Industry Groups to Administration: Restricting LNG Exports Threatens National Security, American Jobs and Climate Goals

Industry Groups to Administration: Restricting LNG Exports Threatens National Security, American Jobs and Climate Goals

WASHINGTON, January 25, 2024 – The Independent Petroleum Association of America (IPAA) joined the American Petroleum Institute (API), American Exploration and Production Council (AXPC), Center for LNG (CLNG), LNG Allies and dozens of other industry groups from across the liquefied natural gas (LNG) value chain today in urging the Biden administration to reject calls to halt permits for U.S. LNG export facilities. In a letter to Secretary Granholm and senior administration officials, the groups emphasized the critical role that continued U.S. LNG exports play in safeguarding national security, creating U.S. jobs, supporting our European allies and contributing to global climate goals.

“Our nation’s abundant supply of natural gas is an impactful geopolitical tool, helping insulate American consumers from increasing global instability while advancing American national interests and ensuring the energy security of key U.S. allies,” the groups wrote. “Moving forward with a pause on new U.S. LNG export approvals would only bolster Russian influence and undercut President Biden’s own commitment to supply our allies with reliable energy, undermining American credibility and threatening American jobs.”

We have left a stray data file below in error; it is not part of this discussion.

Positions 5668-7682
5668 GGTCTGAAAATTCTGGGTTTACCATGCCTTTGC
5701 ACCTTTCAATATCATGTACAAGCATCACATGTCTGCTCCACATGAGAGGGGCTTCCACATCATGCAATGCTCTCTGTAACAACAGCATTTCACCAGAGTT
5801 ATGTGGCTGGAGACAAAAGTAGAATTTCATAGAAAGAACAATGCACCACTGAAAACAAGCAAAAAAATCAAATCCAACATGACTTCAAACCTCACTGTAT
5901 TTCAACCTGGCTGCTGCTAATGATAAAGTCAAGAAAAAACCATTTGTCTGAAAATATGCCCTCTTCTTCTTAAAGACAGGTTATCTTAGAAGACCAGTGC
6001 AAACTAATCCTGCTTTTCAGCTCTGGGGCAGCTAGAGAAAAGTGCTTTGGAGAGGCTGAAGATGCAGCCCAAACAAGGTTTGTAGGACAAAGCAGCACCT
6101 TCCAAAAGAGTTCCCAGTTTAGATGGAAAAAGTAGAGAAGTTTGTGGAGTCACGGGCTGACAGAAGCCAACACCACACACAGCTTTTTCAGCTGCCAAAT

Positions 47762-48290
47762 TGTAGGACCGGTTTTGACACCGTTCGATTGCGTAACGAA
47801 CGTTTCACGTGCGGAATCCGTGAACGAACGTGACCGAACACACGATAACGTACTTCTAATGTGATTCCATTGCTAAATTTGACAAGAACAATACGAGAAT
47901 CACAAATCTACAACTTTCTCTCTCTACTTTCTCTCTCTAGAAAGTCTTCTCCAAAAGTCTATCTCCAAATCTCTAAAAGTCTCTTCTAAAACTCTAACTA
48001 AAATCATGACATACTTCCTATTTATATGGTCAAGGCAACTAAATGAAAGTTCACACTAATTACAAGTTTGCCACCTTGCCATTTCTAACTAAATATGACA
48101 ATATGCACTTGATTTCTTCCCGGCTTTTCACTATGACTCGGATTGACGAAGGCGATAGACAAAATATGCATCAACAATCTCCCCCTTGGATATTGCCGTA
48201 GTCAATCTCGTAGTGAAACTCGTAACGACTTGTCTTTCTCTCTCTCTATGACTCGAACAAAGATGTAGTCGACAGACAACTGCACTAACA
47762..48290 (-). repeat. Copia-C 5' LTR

U.S. LNG was vital in helping Europe avoid the worst of an energy crisis, and Europe has made progress in weaning itself off Russian natural gas. As Eurogas President Didier Holleaux noted in a letter to U.S. officials last week, “It is essential that the United States stands with Europe, especially at a time of war where we are working together to protect our values, and does not deliberately spark a new period of price volatility in Europe caused by policy driven LNG shortages.”

In 2022, the Biden administration pledged to provide Europe with additional U.S. LNG volumes. An analysis of the president’s pledge found that the benefits to the United States could include $63 billion in capital expenditures, a GDP boost of $46 billion, and 71,500 jobs supported annually from 2025-2030. At the same time, any action to slow the approval of U.S. LNG exports would jeopardize global efforts to reduce greenhouse gas (GHG) emissions. The U.S. is the world leader in CO2 emissions reductions – largely thanks to coal-to-natural gas fuel switching in the power sector – and nations currently reliant on coal have an opportunity to replicate this success. Fuel switching from coal to natural gas is responsible for more than 60% of CO2 emissions reductions in the U.S. power sector since 2005.

“Nearly eight years of operating experience and DOE’s own studies have demonstrated that LNG exports are squarely within the public interest,” the groups wrote. “Throttling down U.S. LNG exports will eliminate an important tool in reducing global emissions and force quickly developing nations – specifically in Asia—to abandon plans to reduce emissions and increase coal consumption.”

The administration has already extended a permitting process for LNG permits that took seven weeks during the last administration to an 11-month process on average. Any additional changes to LNG export permit approvals would be an unnecessary addition to an already burdensome bureaucratic process.

“Our industry is proud to support our allies and global emissions goals, but the geopolitical and climate benefits of American energy exports cannot be maintained with a regulatory regime that moves at the whims of political pressure,” the groups concluded “We urge you to reject calls for DOE to prolong the review period or create new hurdles as it considers approvals for new LNG projects and terminals.”

Click here to view the full letter.